Leaves of Grass

Page 44 of 72

There Was a Child Went Forth

  There was a child went forth every day,
  And the first object he look'd upon, that object he became,
  And that object became part of him for the day or a certain part of the day,
  Or for many years or stretching cycles of years.

  The early lilacs became part of this child,
  And grass and white and red morning-glories, and white and red
      clover, and the song of the phoebe-bird,
  And the Third-month lambs and the sow's pink-faint litter, and the
      mare's foal and the cow's calf,
  And the noisy brood of the barnyard or by the mire of the pond-side,
  And the fish suspending themselves so curiously below there, and the
      beautiful curious liquid,
  And the water-plants with their graceful flat heads, all became part of him.

  The field-sprouts of Fourth-month and Fifth-month became part of him,
  Winter-grain sprouts and those of the light-yellow corn, and the
      esculent roots of the garden,
  And the apple-trees cover'd with blossoms and the fruit afterward,
      and wood-berries, and the commonest weeds by the road,
  And the old drunkard staggering home from the outhouse of the
      tavern whence he had lately risen,
  And the schoolmistress that pass'd on her way to the school,
  And the friendly boys that pass'd, and the quarrelsome boys,
  And the tidy and fresh-cheek'd girls, and the barefoot negro boy and girl,
  And all the changes of city and country wherever he went.

  His own parents, he that had father'd him and she that had conceiv'd
      him in her womb and birth'd him,
  They gave this child more of themselves than that,
  They gave him afterward every day, they became part of him.

  The mother at home quietly placing the dishes on the supper-table,
  The mother with mild words, clean her cap and gown, a wholesome
      odor falling off her person and clothes as she walks by,
  The father, strong, self-sufficient, manly, mean, anger'd, unjust,
  The blow, the quick loud word, the tight bargain, the crafty lure,
  The family usages, the language, the company, the furniture, the
      yearning and swelling heart,
  Affection that will not be gainsay'd, the sense of what is real, the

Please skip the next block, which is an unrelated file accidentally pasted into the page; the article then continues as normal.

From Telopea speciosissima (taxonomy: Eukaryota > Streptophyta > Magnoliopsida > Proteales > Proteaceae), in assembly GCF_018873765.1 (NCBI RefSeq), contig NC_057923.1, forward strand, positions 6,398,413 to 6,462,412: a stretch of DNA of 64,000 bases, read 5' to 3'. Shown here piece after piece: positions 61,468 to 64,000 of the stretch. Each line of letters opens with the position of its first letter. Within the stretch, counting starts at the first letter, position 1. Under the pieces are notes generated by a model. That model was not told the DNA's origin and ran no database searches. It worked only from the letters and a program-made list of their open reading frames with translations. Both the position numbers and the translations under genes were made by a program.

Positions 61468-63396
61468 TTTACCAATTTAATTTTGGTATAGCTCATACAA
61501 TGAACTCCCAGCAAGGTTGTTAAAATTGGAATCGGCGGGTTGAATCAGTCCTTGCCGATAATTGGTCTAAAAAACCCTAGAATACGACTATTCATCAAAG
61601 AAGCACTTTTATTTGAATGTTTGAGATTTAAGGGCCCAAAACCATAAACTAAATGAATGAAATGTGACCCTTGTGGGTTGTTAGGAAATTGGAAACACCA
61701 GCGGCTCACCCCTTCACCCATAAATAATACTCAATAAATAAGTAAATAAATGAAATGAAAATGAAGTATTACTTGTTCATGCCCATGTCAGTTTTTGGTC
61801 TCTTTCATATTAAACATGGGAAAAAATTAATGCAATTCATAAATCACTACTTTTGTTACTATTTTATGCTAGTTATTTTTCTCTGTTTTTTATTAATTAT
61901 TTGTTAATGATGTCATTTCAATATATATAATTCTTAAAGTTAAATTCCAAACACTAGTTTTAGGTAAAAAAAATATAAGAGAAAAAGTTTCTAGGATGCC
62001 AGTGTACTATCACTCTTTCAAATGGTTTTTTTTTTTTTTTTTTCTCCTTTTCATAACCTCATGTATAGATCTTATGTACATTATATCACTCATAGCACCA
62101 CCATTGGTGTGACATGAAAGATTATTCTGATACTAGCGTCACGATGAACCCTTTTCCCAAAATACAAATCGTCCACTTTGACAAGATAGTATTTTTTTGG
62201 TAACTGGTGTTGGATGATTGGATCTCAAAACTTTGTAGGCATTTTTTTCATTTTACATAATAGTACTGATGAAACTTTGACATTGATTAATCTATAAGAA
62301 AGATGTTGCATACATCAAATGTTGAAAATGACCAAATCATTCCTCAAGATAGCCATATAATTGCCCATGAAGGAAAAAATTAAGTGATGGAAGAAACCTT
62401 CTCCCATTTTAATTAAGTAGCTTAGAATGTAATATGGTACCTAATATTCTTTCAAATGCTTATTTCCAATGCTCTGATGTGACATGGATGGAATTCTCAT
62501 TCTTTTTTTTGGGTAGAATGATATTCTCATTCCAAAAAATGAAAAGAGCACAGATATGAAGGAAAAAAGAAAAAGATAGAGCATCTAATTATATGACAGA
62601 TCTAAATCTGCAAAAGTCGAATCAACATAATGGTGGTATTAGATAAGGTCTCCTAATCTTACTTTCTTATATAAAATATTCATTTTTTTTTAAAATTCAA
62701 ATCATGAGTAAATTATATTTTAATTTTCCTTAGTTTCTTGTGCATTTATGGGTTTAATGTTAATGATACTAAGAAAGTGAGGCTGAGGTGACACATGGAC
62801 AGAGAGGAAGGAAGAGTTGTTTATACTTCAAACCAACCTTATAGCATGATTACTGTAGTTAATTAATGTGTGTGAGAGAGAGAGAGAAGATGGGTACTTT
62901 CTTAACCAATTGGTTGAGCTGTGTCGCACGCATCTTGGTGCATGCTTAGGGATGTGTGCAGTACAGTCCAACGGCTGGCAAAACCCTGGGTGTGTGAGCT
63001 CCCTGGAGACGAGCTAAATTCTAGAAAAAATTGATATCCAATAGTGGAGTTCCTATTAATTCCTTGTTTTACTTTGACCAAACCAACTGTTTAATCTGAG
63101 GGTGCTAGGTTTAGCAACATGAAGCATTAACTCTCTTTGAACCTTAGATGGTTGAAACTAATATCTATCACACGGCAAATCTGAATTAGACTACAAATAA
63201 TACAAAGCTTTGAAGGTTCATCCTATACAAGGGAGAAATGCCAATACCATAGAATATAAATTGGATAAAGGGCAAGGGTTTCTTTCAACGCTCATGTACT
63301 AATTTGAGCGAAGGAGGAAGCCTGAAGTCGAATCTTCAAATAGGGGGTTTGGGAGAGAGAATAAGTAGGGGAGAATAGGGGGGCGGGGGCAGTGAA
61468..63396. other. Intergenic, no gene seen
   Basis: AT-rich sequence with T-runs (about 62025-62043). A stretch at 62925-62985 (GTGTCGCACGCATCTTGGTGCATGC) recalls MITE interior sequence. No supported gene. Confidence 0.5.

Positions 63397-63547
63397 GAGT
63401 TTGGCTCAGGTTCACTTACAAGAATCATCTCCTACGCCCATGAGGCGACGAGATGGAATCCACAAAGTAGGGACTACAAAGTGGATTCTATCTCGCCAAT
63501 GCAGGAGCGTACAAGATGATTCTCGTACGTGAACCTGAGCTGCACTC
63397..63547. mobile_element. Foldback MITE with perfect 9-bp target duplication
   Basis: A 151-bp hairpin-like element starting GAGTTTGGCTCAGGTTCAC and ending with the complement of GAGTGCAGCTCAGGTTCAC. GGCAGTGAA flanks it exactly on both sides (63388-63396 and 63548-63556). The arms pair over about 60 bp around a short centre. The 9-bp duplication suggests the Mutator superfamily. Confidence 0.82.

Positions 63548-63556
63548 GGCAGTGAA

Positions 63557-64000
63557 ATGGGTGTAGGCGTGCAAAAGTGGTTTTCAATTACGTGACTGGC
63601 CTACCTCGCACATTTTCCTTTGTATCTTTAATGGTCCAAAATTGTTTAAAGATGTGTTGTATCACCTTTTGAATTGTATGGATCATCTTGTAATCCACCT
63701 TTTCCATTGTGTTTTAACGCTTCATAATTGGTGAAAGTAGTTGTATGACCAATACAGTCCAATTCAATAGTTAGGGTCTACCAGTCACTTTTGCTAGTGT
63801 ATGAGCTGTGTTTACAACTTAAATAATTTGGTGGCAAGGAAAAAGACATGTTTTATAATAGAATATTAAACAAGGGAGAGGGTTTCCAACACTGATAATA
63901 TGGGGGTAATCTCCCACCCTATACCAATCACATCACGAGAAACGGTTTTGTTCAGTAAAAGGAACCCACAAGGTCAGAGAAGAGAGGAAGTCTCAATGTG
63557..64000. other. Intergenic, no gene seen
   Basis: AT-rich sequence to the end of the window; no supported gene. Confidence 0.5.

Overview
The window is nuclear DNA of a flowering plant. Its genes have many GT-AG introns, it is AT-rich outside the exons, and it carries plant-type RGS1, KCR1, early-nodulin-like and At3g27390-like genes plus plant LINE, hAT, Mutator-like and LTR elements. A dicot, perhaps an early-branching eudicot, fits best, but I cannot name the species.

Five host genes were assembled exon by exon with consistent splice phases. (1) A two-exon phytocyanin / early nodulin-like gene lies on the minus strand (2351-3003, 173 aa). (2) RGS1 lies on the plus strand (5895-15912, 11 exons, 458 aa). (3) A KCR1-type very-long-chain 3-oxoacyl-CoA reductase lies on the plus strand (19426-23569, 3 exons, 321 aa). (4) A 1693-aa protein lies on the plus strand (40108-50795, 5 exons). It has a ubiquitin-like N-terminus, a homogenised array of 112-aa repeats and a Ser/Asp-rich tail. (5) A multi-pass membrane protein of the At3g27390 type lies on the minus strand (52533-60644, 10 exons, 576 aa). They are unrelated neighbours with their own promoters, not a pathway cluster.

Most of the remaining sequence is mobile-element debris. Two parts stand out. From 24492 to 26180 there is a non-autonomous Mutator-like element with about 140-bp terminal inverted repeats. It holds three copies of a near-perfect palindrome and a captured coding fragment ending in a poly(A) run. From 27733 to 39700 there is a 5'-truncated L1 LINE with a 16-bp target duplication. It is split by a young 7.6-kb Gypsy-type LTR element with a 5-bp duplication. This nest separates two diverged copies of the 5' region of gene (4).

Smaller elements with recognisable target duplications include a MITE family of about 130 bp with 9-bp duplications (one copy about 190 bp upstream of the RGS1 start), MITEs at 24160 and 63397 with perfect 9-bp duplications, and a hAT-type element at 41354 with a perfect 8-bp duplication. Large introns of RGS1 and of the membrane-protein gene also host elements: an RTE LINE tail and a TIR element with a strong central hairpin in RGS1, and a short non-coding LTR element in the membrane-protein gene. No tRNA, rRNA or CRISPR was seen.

thought if after all it should prove unreal,
  The doubts of day-time and the doubts of night-time, the curious
      whether and how,
  Whether that which appears so is so, or is it all flashes and specks?
  Men and women crowding fast in the streets, if they are not flashes
      and specks what are they?
  The streets themselves and the facades of houses, and goods in the windows,
  Vehicles, teams, the heavy-plank'd wharves, the huge crossing at
      the ferries,
  The village on the highland seen from afar at sunset, the river between,
  Shadows, aureola and mist, the light falling on roofs and gables of
      white or brown two miles off,
  The schooner near by sleepily dropping down the tide, the little
      boat slack-tow'd astern,
  The hurrying tumbling waves, quick-broken crests, slapping,
  The strata of color'd clouds, the long bar of maroon-tint away
      solitary by itself, the spread of purity it lies motionless in,
  The horizon's edge, the flying sea-crow, the fragrance of salt marsh
      and shore mud,
  These became part of that child who went forth every day, and who
      now goes, and will always go forth every day.

Old Ireland

  Far hence amid an isle of wondrous beauty,
  Crouching over a grave an ancient sorrowful mother,
  Once a queen, now lean and tatter'd seated on the ground,
  Her old white hair drooping dishevel'd round her shoulders,
  At her feet fallen an unused royal harp,
  Long silent, she too long silent, mourning her shrouded hope and heir,
  Of all the earth her heart most full of sorrow because most full of love.

  Yet a word ancient mother,
  You need crouch there no longer on the cold ground with forehead
      between your knees,
  O you need not sit there veil'd in your old white hair so dishevel'd,
  For know you the one you mourn is not in that grave,
  It was an illusion, the son you love was not really dead,
  The Lord is not dead, he is risen again young and strong in another country,
  Even while you wept there by your fallen harp by the grave,
  What you wept for was translated, pass'd from the grave,
  The winds favor'd and the sea sail'd it,
  And now with rosy and new blood,
  Moves to-day in a new country.